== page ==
The Gambler 1974 Axel Freed Nominated – Golden Globe Award for Best Actor – Motion Picture Drama
The Godfather: Part II 1974 Sonny Corleone
Freebie and the Bean 1974 Freebie
Funny Lady 1975 Billy Rose Nominated – Golden Globe Award for Best Actor – Motion Picture Musical or Comedy
Rollerball 1975 Jonathan E. Saturn Award for Best Actor tied with Don Johnson for A Boy and His Dog
Gone with the West 1975 Jud McGraw
The Killer Elite 1975 Mike Locken
Harry and Walter Go to New York 1976 Harry Dighby
Silent Movie 1976 Himself
A Bridge Too Far 1977 Sgt. Eddie Dohun
Un autre homme, une autre chance 1977 David Williams aka Another Man, Another Chance
Comes a Horseman 1978 Frank 'Buck' Athearn
1941 1979 Sailor in fight (uncredited)
Chapter Two 1979 George Schneider
Hide in Plain Sight 1980 Thomas Hacklin Also directed
Thief 1981 Frank
Les Uns et les Autres 1981 Jack Glenn/Jason Glenn aka Dance of Life
Kiss Me Goodbye 1982 Jolly Villano
Gardens of Stone 1987 SFC. Clell Hazard
Alien Nation 1988 Det. Sgt. Matthew Sykes
Dick Tracy 1990 Spaldoni
Misery 1990 Paul Sheldon Nominated – Saturn Award for Best Actor
The Dark Backward 1991 Doctor Scurvy
For the Boys 1991 Eddie Sparks
Honeymoon in Vegas 1992 Tommy Korman
The Program 1993 Coach Sam Winters
Flesh and Bone 1993 Roy Sweeney
A Boy Called Hate 1995 Jim
North Star 1996 Sean McLennon
Bottle Rocket 1996 Mr. Henry
Eraser 1996 U.S. Marshal Robert Deguerin
Bulletproof 1996 Frank Colton
This Is My Father 1998 Kieran Johnson
Mickey Blue Eyes 1999 Frank Vitale
The Yards 2000 Frank Olchin
Luckytown 2000 Charlie Doyles
The Way of the Gun 2000 Joe Sarno
Warden of Red Rock 2001 John Flinders
Viva Las Nowhere 2001 Roy Baker
A Glimpse of Hell 2001 Capt. Fred Moosally
In the Shadows 2001 Lance Huston
Night at the Golden Eagle 2002 Prison Warden (uncredited)
City of Ghosts 2002 Marvin
Blood Crime 2002 Sheriff Morgan McKenna
Jericho Mansions 2003 Leonard Grey
Dogville 2003 The Big Man
This Thing of Ours 2003 Jimmy 'the con'
Elf 2003 Walter Hobbs
Las Vegas 2003–2008 Ed Deline
Santa's Slay 2005 Darren Mason (uncredited)
Wisegal 2008 Salvatore Palmeri
Get Smart 2008 The President
Mercy 2009 Gerry Ryan
Something, Something, Something, Darkside 2009 Himself
New York, I Love You 2009 Mr. Riccoli (segment "Brett Ratner")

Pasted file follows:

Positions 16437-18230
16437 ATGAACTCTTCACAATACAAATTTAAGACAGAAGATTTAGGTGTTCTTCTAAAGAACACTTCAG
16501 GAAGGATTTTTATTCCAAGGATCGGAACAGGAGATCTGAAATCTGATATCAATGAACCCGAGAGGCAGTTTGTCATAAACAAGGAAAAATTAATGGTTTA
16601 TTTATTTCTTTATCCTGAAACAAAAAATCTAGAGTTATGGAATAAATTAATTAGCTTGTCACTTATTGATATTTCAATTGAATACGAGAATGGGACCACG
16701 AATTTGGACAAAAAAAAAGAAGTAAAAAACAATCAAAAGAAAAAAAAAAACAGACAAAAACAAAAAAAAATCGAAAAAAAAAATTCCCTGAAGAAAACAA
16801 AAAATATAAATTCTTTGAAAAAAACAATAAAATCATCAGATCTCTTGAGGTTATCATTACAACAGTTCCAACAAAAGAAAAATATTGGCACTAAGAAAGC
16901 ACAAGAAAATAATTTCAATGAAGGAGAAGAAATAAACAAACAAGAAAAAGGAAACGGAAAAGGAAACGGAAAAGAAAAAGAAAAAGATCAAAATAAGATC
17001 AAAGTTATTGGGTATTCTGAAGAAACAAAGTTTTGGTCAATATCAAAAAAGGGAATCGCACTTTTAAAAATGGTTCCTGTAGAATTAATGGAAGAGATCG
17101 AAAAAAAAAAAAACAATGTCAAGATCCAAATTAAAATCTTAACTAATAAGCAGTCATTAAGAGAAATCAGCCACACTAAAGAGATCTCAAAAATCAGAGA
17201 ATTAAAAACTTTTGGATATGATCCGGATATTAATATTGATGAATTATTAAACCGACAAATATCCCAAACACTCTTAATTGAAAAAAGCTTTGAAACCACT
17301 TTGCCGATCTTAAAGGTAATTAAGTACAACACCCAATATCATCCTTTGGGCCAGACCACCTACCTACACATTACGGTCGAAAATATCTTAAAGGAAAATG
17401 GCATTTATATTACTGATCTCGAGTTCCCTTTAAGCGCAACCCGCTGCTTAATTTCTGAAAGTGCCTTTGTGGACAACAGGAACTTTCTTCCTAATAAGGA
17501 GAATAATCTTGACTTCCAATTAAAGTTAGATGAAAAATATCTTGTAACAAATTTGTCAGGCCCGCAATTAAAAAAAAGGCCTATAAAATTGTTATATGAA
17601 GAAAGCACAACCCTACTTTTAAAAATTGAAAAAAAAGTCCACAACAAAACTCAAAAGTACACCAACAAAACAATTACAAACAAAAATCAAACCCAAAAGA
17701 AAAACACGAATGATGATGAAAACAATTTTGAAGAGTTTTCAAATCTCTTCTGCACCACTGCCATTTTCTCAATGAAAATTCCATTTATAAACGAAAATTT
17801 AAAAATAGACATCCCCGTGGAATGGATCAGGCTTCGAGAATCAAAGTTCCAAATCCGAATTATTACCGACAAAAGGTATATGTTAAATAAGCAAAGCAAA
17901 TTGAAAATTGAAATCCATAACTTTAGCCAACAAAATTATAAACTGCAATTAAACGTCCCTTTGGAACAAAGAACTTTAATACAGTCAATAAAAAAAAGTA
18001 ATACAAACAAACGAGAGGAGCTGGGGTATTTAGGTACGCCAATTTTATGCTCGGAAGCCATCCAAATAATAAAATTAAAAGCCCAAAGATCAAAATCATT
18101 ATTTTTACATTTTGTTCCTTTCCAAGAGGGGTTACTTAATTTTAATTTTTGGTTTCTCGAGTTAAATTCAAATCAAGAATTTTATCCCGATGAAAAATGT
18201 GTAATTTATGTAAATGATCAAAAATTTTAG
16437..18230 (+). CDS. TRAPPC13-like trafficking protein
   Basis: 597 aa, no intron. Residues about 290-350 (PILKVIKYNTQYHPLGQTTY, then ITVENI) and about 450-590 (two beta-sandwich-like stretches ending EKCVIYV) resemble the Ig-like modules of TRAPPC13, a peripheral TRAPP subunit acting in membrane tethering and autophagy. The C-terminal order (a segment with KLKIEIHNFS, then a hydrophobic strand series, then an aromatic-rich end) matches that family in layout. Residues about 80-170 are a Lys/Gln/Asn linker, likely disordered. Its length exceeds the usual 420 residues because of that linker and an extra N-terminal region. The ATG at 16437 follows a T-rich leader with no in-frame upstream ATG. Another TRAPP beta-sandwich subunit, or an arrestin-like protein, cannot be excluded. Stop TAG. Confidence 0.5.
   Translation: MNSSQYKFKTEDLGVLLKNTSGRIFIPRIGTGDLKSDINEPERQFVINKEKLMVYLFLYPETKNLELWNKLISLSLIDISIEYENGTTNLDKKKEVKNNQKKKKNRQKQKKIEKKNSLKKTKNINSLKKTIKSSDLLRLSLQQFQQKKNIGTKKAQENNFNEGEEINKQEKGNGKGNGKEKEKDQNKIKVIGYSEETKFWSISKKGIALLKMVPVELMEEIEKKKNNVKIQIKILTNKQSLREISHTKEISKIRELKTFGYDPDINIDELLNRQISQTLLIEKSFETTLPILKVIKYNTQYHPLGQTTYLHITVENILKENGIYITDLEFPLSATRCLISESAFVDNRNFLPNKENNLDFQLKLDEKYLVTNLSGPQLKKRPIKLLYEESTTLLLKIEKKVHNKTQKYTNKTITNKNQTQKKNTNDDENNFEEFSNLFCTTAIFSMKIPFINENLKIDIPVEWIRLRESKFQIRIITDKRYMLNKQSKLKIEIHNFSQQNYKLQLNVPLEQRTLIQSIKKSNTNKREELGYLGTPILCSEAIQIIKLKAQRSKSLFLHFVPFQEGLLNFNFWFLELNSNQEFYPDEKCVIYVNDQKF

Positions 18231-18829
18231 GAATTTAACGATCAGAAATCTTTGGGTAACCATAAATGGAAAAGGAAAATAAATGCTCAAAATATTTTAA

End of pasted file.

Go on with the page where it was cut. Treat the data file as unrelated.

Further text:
Cloudy with a Chance of Meatballs 2009 Tim Lockwood (Flint's father) (voice)
Middle Men 2010 Jerry Haggerty
Henry's Crime 2010 Max
Minkow 2010 Paul Vinsant
The Annoying Orange 2010 Jalepeño (voice, web-based series)
Detachment 2011 Mr. Seaboldt
Small Apartments 2012 Mr. Allspice
That's My Boy 2012 Father McNally
Hawaii Five-0 2012 Tony Archer Season 2 Episode 18 "Lekio" (Radio)
Blood Ties 2013 Leon Pierzynski
Cloudy with a Chance of Meatballs 2 2013 Tim Lockwood (Flint's father) (voice)
Anyone's Son 2013 John Hanna
Back in the Game 2013 Terry "The Cannon" Gannon
The Outsider 2014 Schuuster
Sweetwater 2015 Ned Irish Pre-production

References[edit]

  1. ^ "James Caan". TV Guide. Retrieved June 12, 2013. 
  2. ^ a b c Model, Betsy. "The Ultimate Caan". Cigar Aficionado. Retrieved December 13, 2006. 
  3. ^ James Caan profile at Film Reference.com
  4. ^ a b c d e f g h i j Stated on Inside the Actors Studio, 2000
  5. ^ "James Caan biography". Notablebiographies.com. Retrieved October 31, 2012. 
  6. ^ "Overview for James Caan". Tcm.com. Retrieved October 31, 2012. 
  7. ^ James Caan: Hollywood's Jock of All Trades Haber, Joyce. Los Angeles Times (1923–Current File) [Los Angeles, Calif] May 27, 1973: o11.
  8. ^ Harford, Margaret (September 30, 1965). "Career's the Thing for James Caan". Los Angeles Times. p. A10. 
  9. ^ Maggie Van Ostrand. "‘Leave the Gun. Take the Cannoli,’ and Other Godfather Stories". Film School Rejects. 
  10. ^ Mark Seal. "The Godfather Wars". Vanity Fair. 
  11. ^ "James Caan | Caan Rues The Bad Choices That Prompted Him To Turn Down Movies". Contactmusic.com. September 12, 2005. Retrieved October 31, 2012. 
  12. ^ Bernard Weinraub (November 17, 1991). "James Caan Rises From the Ashes of His Career". The New York Times. p. H13. "It wasn't that I did bad pictures. I just banished myself for a while." 
  13. ^ a b Weinraub, Bernard (May 17, 2004). "James Caan Takes a Gamble 'On Las Vegas,' and Scores". The New York Times. p. E1. 
  14. ^ Siskel, Gene (May 3, 1987). "Film: A star is reborn James Caan acts his way out of a deep slump". Chicago Tribune. p. L6. 
  15. ^ "Website offers filmmakers aid". Variety. Retrieved May 7, 2010. 
  16. ^ "The History of Karate in America" The American Black Belt Society, Retrieved November 1, 2006
  17. ^ "Echoes linger 20 years after car bombing". Rocky Mountain News. December 8, 2005. Retrieved October 31, 2012. 
  18. ^ "James Caan Refuses to Be the Typical 'Hollywood Liberal'". Fox News. Retrieved October 31, 2012. 
  19. ^ "James Caan Arrested, Released After Alleged Gun Incident". Los Angeles Times. Retrieved November 28, 2012. 
  20. ^ "Barry Minkow: All-American con man – Fortune Features". Features.blogs.fortune.cnn.com. Retrieved October 31, 2012. 
  21. ^ Siskel, Gene (November 27, 1977). "James Caan's career hitting tough times". Chicago Tribune. p. e6. 
  22. ^ Siskel, Gene (May 11, 1980). "Movies: James Caan: Frustrated star talks tough about his career Tough talk from a frustrated star". Chicago Tribune. p. d2. 

External links[edit]